Kansas, Missouri congressmen working on bill for suicide prevention in schools

Posted at 10:22 PM, Apr 25, 2017
and last updated 2017-07-06 14:02:45-04

Two local Congressmen are working together on legislation for suicide awareness in schools after a Johnson County mother pushed for change following her daughter’s suicide.

Congressman Kevin Yoder (R – Overland Park, Kansas) and Congressman Emanuel Cleaver (D – Kansas City, Missouri) tell 41 Action News they plan to introduce a bill for suicide prevention in schools.

Cathy Housh of Johnson County told us last fall she wants a nationwide law to try to reduce the second leading cause of death for young people.

“It is so horrific that you can't put it into words,” Housh said of losing her daughter Cady in 2014.

New Kansas Law

Housh credits our reporting for Kansas lawmakers unanimously passing the Jason Flatt Act last year. The law went into effect this year and requires free online training for teachers to spot potential warning signs. 

“Because of Channel 41 stepping up and staying involved with this and doing those follow-up phone calls, this is the reason it got pushed forward,” Housh said.

Our reporting on Suicide Awareness in Schools Law in Kansas just won two Edward R. Murrow Awards for best News Series and Continuing Coverage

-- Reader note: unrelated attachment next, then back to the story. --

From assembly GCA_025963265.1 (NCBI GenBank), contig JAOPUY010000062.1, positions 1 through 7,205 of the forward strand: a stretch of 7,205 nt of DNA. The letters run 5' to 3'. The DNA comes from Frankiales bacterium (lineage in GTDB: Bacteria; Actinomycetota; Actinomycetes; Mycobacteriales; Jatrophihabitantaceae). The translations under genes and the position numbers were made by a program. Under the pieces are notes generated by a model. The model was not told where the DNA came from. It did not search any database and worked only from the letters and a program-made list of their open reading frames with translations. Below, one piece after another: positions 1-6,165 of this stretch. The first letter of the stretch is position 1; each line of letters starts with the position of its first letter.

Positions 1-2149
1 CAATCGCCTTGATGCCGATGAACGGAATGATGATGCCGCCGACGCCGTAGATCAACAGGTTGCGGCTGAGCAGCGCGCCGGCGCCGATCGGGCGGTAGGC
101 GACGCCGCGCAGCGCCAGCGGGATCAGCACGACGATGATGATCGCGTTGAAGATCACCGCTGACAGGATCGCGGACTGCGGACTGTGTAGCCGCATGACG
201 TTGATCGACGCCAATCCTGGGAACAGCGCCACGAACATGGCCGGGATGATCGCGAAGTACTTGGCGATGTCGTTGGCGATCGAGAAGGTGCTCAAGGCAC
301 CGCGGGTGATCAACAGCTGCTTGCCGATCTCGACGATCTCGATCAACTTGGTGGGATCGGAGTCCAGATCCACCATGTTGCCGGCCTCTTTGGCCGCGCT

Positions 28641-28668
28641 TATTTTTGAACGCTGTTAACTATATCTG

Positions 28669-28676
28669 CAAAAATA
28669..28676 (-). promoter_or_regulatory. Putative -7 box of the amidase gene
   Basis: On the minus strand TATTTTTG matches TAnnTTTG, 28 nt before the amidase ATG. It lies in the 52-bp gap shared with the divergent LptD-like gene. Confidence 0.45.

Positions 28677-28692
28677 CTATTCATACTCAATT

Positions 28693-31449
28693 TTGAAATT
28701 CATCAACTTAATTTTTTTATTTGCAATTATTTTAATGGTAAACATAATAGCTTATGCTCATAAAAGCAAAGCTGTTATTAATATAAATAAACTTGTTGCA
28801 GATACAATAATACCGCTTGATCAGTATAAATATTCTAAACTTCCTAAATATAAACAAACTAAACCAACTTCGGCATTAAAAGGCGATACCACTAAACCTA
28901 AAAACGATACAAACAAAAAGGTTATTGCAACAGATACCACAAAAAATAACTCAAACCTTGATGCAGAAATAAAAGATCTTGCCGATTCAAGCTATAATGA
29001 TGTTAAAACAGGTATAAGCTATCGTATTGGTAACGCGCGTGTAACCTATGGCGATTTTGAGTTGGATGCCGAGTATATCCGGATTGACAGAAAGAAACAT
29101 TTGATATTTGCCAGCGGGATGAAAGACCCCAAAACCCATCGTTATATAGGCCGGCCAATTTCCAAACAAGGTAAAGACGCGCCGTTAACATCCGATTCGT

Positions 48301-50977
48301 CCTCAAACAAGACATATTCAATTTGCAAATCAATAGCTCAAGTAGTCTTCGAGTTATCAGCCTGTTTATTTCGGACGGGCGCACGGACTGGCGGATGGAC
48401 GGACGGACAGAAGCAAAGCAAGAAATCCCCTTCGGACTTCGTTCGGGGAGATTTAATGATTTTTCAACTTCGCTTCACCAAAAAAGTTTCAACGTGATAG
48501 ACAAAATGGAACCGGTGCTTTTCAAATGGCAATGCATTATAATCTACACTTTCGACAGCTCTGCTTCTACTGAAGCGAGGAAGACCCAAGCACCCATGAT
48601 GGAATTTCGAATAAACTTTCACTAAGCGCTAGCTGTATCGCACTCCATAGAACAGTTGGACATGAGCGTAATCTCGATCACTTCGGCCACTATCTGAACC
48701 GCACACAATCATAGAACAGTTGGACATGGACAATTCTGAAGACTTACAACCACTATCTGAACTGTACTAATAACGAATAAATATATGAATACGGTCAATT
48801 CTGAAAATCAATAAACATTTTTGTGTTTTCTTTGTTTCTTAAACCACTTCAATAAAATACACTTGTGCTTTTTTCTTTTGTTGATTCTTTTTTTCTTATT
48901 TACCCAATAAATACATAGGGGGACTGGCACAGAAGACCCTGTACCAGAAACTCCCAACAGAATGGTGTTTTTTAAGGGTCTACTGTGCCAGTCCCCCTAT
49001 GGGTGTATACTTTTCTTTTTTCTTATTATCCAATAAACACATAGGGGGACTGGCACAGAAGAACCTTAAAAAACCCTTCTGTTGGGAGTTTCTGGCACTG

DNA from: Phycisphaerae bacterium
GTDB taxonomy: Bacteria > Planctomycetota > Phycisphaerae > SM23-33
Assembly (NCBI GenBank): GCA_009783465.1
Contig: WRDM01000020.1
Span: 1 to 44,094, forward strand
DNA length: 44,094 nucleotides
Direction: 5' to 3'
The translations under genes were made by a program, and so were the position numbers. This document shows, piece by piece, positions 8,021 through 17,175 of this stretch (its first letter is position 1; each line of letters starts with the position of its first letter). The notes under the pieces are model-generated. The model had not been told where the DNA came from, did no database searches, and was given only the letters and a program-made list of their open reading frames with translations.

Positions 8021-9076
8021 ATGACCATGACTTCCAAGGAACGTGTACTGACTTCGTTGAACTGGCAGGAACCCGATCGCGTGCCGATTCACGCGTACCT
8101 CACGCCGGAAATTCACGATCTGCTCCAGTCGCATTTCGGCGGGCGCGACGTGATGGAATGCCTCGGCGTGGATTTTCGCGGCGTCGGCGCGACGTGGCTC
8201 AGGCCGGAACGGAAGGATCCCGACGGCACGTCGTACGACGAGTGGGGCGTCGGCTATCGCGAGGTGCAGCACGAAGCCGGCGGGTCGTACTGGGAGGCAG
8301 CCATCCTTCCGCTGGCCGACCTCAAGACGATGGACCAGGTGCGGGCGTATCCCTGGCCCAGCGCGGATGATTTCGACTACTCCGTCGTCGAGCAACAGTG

Jason Flatt Act

Clark Flatt started the Jason Flatt Act in Tennessee in 2007 in honor of his late son. 

“The next three years, suicide rates in Tennessee went down 28.3%,” Flatt told 41 Action News. “Four out of five young people who will attempt suicide will give clear warning signs before the attempt.”

Kansas became the 19th state to adopt the Jason Flatt Act, but not Missouri.

Missouri Bill Stalled

Speaker of the House Todd Richardson told us last year the Jason Flatt Act would go up for a vote, but it never did.

“That bill will have a chance,” Speaker Richardson told 41 Action News last year. “It will go on the calendar this week!”

The Jason Flatt Act is still stalled in the Missouri House of Representatives this year. 

Bi-partisan Congressional Support

That’s why Cathy Housh wants a nationwide law.

“It will save lives, so let’s do it. Let’s get it introduced. Let’s get it passed,” said Housh.

It would take bi-partisan support, but two Congressmen from opposite parties are already working together to introduce a bill.


If you or someone you know is having thoughts of suicide, visit the National Suicide Prevention Lifeline or call them at 1-800-273-TALK (1-800-273-8255).